@dr.dimitru Exactly! The API should have two methods
trash. It should give two hooks to validate usage of these two methods.
For simplicity I think you should continue using a MongoDB collection to publish what files are available and this collection could be freely updated by the user, to add metadata for instance (I don’t know what would be a reliable way of preventing the user from calling
remove on this collection, or breaking the database by updating library specific fields with
update). If you do not do this, you still need to have a way to list what files are available for garbage collection purposes (for instance uploads that succeeded but that were never linked to anything in the user’s system).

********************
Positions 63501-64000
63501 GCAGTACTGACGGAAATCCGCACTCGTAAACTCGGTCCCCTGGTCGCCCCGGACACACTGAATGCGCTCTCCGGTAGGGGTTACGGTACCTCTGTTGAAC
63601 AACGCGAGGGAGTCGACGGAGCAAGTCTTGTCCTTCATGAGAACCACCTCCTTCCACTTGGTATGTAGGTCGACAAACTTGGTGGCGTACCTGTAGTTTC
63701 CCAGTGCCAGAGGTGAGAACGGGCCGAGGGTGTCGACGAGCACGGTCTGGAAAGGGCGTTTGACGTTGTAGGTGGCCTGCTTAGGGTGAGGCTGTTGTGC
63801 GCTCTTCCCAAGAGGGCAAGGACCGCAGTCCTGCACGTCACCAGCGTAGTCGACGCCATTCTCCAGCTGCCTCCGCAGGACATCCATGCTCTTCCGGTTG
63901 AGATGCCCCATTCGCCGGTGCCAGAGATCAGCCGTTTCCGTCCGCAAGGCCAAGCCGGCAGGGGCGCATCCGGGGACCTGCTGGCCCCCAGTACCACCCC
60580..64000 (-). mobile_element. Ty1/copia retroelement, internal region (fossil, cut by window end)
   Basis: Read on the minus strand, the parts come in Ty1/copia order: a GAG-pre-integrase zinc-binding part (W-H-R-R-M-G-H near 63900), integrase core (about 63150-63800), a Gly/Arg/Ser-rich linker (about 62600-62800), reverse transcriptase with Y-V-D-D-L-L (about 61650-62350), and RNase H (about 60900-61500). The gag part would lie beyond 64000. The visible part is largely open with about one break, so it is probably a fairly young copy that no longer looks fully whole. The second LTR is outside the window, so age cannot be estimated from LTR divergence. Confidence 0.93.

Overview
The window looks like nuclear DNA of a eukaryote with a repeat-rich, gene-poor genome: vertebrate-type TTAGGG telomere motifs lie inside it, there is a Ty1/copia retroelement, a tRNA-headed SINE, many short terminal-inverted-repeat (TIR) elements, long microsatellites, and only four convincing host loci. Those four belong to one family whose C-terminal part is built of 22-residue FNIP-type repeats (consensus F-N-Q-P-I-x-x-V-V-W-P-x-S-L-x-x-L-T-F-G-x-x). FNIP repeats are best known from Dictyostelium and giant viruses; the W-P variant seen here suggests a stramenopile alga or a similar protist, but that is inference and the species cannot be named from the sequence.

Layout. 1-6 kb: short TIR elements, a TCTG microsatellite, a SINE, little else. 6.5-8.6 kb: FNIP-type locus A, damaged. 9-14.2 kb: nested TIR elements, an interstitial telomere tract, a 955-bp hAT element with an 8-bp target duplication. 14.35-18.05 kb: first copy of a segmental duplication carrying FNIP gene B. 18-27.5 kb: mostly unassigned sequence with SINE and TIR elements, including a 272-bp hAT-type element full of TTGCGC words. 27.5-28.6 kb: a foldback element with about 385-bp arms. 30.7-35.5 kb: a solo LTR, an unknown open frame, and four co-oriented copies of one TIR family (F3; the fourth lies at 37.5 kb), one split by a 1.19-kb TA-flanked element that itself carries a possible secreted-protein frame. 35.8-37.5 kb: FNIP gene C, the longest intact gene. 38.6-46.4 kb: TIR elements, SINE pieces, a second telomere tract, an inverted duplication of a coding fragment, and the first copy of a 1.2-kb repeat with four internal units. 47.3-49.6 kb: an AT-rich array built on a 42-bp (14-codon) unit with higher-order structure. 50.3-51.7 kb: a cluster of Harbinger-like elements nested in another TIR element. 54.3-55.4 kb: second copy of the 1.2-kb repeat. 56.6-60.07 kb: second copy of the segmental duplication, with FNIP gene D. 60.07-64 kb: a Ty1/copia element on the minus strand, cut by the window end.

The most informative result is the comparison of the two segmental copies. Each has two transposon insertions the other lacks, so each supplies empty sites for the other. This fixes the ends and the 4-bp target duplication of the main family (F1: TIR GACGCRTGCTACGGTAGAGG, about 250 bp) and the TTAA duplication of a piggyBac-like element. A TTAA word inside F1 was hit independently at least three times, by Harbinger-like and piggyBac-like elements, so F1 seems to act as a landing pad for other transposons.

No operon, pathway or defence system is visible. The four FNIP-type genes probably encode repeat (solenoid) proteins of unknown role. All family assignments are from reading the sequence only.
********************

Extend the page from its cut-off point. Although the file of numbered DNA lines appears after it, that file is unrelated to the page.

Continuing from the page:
Furthermore I suggest that supported 3rd party storage should have implementation (plugins?) rather than documentation only (if someone is willing to do maintenance). In an application I work on I use file storage for instances deployed on my own hardware because I don’t want to upload sensitive data to the cloud and I want to simplify backup/restore/migration procedures by storing everything in the database. Therefore I use GridFS and I find that having to write your own hooks for such a standard solution feels a bit shaky. I would be more confident using a plugin that occasionally gets updates from the community that are then automatically deployed on the next dependency upgrade. Low-level hooks (
afterTrash) should remain to allow for unsupported storage solutions.